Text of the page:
Sisterhood

Screen Shot 2018-01-30 at 8.36.29 PM.png

Over the past few years I’ve seen my circle of friends change. Some have moved away, others have had children, or their jobs are taking up all their time. I realized that it was no longer “Let’s meet for lunch and go shopping” on the spur of the moment. Every thing had to be planned in advance, and so we saw each other less.

Then when I started my company, LuLuBdesign, all of my time was committed to making my business grow. I found myself working alone most every day, unless I had to go to a business meeting or search out fabrics and buttons, otherwise it was just my computer and me. Now Siri is cool but she cannot replace connecting with a friend over a glass of pinot noir. In-person connections create bonds and heartfelt discussion which allows us to be more vulnerable with each other and that is the foundation for deep relationships.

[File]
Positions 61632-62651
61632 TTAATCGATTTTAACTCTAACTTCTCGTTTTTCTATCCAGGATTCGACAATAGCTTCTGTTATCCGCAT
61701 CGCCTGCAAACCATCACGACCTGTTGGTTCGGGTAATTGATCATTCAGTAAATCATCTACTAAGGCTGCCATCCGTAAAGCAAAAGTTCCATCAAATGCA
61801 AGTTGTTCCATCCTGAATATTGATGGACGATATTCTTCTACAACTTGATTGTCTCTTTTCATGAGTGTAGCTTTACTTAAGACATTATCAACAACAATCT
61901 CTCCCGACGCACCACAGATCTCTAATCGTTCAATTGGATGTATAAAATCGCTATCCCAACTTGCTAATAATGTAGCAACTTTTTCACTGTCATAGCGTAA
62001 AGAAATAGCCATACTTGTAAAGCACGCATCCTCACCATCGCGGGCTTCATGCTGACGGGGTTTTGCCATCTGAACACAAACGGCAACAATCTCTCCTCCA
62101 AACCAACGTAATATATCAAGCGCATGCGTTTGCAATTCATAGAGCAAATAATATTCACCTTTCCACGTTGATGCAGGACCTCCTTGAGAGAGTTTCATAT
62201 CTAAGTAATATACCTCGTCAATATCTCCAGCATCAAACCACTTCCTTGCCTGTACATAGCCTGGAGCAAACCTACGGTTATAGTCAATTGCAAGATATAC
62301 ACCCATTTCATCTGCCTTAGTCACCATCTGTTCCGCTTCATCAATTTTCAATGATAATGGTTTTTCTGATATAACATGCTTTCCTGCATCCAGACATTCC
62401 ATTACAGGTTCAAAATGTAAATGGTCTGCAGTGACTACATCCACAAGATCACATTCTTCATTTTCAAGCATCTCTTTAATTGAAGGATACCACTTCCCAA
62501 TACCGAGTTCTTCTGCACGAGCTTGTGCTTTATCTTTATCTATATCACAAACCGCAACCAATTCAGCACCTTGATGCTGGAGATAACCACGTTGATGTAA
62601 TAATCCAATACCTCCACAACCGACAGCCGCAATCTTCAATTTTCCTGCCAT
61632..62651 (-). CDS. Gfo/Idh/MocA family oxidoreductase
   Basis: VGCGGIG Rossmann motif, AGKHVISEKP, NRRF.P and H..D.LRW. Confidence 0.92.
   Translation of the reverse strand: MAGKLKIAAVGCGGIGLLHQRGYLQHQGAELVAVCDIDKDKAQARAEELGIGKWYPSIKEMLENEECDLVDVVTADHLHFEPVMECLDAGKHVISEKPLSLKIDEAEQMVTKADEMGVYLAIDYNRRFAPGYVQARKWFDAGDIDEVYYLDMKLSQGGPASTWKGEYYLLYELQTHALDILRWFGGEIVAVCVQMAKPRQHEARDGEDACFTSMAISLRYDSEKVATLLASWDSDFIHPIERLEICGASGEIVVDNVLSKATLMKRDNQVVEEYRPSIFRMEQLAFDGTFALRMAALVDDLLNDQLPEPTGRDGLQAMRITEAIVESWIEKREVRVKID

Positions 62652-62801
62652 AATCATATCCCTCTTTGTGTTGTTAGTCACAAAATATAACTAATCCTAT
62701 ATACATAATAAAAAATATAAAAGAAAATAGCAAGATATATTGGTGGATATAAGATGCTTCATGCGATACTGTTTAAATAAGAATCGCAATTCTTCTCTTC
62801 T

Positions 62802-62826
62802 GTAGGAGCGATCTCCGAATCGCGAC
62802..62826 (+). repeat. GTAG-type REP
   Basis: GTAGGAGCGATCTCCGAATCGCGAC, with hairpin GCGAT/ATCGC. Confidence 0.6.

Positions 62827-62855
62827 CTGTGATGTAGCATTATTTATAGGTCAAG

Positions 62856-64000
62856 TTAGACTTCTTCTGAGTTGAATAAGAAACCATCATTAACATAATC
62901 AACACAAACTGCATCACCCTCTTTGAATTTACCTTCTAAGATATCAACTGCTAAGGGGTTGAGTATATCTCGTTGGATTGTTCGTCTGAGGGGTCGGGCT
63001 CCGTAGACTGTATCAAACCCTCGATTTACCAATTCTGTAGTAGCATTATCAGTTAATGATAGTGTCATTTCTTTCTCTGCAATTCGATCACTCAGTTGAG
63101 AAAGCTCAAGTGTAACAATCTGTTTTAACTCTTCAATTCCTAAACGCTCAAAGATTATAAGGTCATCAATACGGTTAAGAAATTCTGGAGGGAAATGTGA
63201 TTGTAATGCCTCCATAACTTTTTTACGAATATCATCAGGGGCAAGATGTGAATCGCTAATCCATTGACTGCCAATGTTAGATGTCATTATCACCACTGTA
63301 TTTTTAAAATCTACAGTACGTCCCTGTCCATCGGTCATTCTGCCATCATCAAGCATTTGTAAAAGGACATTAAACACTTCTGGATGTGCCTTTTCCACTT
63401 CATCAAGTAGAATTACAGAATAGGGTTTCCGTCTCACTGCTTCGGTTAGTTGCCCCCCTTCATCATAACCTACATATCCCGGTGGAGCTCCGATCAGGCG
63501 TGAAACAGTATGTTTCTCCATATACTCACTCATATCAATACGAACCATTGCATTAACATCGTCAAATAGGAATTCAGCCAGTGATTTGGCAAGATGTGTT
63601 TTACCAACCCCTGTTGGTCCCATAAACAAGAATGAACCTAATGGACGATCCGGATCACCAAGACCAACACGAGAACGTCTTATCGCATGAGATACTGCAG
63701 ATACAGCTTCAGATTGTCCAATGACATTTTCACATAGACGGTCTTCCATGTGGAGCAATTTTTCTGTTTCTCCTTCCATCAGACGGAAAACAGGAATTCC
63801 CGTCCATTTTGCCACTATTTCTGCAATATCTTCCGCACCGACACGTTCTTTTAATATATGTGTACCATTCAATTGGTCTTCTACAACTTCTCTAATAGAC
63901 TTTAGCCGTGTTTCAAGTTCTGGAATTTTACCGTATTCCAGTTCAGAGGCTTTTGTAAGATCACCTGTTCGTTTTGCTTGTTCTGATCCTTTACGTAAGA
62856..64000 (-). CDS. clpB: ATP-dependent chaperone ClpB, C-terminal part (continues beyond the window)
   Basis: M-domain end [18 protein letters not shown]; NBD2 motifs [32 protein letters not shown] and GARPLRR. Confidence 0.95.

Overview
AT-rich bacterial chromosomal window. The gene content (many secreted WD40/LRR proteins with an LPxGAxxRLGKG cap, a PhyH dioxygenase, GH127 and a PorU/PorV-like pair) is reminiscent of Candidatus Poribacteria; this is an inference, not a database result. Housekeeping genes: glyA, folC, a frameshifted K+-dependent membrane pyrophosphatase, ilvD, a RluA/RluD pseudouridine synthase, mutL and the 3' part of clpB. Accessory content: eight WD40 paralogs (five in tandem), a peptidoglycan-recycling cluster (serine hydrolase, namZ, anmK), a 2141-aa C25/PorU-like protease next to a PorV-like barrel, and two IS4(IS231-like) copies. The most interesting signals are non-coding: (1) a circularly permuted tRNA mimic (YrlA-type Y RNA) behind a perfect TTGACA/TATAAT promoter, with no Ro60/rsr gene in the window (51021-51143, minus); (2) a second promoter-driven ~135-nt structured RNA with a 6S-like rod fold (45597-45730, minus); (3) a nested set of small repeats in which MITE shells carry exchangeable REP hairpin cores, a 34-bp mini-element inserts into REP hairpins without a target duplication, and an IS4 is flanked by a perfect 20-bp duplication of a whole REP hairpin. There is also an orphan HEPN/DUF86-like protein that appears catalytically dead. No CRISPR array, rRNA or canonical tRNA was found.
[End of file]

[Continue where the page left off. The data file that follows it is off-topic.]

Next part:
The void in my life was no longer tenable I really missed the company of my women friends and decided to check out a few meet up and mastermind groups. I wanted to meet new, like-minded women and make friends who are empowered and entrepreneurial. I became part of a group of women who get together once a month for a Sister Supper where we exchange ideas, inspire each other, ask for help if needed or just want to be witnessed and of course engage in lots of laughs. Within no time I saw how we genuinely care for each other and wish each other well.

I have come to understand the importance of sisterhood and community. To be a sister is to be a friend, to be loyal. It is to give a smile and lend a hand. It is being a fierce advocate and builder of other women. Being a sister means you value other women as you value yourself. Through sisterhood you can learn to love yourself, to feel worthy and valued. The positive effects of connecting with others is as essential to having a happy, productive life as is our need for air, water and food.

 

 

 

 

Linda MasonComment